Inequalities in development begin early in life. Children growing up in poor households often don’t get the nutrition and early stimulation they need for healthy development. Good preschool programs can help poor children catch up, but many children are unable to enroll or attend regularly. Preschools may simply be too costly, poor children may lack transport, parents may not be aware of the importance of early stimulation for later life development, or poor parents may feel that preschools are not very welcoming to their children. This evaluation will study whether addressing financial and non-financial barriers can be effective for promoting preschool access among poor, mainly Roma children in Bulgaria and promote greater Roma inclusion in European society more broadly.
Research area: Early Childhood Nutrition, Development, and Health
Evaluation Sample: 6,000 poor families in 236 settlements
Intervention: Preschool, Tuition Waivers, Conditional Cash Transfers, Community Outreach, Information
Researchers: Professor Elise Huillery, Sciences Po; Professor Paul Gertler, University of California Berkeley; Joost de Laat, World Bank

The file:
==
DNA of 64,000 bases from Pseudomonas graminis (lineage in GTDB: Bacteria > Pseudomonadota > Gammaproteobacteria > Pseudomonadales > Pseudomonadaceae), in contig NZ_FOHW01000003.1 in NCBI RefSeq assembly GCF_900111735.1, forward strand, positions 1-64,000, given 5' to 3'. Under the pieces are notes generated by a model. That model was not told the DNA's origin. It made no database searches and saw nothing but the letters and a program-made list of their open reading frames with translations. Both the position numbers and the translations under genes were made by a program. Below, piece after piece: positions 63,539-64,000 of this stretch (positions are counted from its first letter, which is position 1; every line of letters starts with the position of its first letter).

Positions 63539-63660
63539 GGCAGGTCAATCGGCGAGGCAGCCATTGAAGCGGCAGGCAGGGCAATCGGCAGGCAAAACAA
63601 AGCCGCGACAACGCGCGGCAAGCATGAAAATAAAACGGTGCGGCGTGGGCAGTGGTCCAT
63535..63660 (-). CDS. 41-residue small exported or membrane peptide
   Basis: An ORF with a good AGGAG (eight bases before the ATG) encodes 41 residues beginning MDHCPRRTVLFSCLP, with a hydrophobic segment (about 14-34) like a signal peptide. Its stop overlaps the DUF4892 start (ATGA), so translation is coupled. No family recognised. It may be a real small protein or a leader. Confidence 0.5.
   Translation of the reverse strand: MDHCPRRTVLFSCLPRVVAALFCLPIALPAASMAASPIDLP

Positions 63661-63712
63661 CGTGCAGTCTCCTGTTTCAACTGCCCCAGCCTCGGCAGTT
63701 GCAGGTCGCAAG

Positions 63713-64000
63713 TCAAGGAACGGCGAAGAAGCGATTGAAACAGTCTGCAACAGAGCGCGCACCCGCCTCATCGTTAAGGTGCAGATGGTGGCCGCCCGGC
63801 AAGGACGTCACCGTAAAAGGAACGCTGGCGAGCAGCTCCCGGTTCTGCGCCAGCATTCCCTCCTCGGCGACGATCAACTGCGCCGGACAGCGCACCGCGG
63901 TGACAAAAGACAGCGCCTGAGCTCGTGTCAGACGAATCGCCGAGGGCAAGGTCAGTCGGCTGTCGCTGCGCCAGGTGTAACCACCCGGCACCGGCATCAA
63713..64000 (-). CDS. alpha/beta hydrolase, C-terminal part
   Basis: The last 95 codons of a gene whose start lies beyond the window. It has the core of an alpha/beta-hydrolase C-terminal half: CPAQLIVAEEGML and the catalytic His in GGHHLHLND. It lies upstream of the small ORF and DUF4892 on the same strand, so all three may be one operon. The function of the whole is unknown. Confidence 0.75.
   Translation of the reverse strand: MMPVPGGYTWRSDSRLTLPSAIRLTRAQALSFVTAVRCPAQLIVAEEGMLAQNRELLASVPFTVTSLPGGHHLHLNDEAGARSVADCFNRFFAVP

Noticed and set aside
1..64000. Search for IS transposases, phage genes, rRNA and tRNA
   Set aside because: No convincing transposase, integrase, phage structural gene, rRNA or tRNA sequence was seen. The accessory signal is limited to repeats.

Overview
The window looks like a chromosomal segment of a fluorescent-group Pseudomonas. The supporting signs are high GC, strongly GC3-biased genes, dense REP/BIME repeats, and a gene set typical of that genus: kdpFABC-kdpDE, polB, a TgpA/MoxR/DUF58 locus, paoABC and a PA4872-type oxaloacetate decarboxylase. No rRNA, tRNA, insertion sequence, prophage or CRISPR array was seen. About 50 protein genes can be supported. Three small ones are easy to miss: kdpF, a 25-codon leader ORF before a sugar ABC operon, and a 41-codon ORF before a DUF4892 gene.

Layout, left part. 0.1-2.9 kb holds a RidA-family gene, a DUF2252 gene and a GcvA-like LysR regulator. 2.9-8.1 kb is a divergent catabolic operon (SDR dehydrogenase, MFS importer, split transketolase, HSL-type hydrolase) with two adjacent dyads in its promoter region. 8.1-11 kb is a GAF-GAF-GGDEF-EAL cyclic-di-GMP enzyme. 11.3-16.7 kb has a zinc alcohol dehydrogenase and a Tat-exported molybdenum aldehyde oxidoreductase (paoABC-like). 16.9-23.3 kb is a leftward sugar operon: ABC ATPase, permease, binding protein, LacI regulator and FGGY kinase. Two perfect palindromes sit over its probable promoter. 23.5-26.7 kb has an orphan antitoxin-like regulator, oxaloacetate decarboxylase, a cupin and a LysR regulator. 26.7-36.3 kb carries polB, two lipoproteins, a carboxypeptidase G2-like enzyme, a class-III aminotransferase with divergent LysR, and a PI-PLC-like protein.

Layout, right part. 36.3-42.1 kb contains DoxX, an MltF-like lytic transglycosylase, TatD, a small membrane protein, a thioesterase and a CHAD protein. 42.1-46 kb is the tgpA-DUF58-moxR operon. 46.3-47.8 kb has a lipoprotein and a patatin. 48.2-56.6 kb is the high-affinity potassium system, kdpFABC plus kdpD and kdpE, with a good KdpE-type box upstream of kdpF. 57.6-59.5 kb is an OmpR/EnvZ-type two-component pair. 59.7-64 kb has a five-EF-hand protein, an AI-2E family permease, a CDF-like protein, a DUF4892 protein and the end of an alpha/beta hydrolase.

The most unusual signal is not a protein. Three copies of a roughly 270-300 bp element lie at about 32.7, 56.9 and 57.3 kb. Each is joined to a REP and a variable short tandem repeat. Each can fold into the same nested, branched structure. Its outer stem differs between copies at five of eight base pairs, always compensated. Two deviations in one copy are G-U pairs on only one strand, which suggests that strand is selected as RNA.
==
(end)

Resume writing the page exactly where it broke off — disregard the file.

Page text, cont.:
Bulgaria’s population of 7.3 million includes some 700,000 to 800,000 Roma, the majority of whom are poor and live in vulnerable conditions. Roma children in particular suffer multiple disadvantages: the vast majority live in poverty, many live in settlements with bad housing conditions, and few complete secondary school. The education gap between Roma and other children starts early; while more than 75 percent of all Bulgarian children aged three to six attend preschool, the majority of Bulgarian Roma children don’t go to preschool and they often live in homes without books or toys. Bulgaria recently passed a law making preschool compulsory for all children, but preschool in many municipalities is not free, and given the cost, it remains unaffordable for many. This evaluation will help policymakers in Bulgaria and other countries with Roma communities understand how to craft effective policies to encourage preschool enrollment.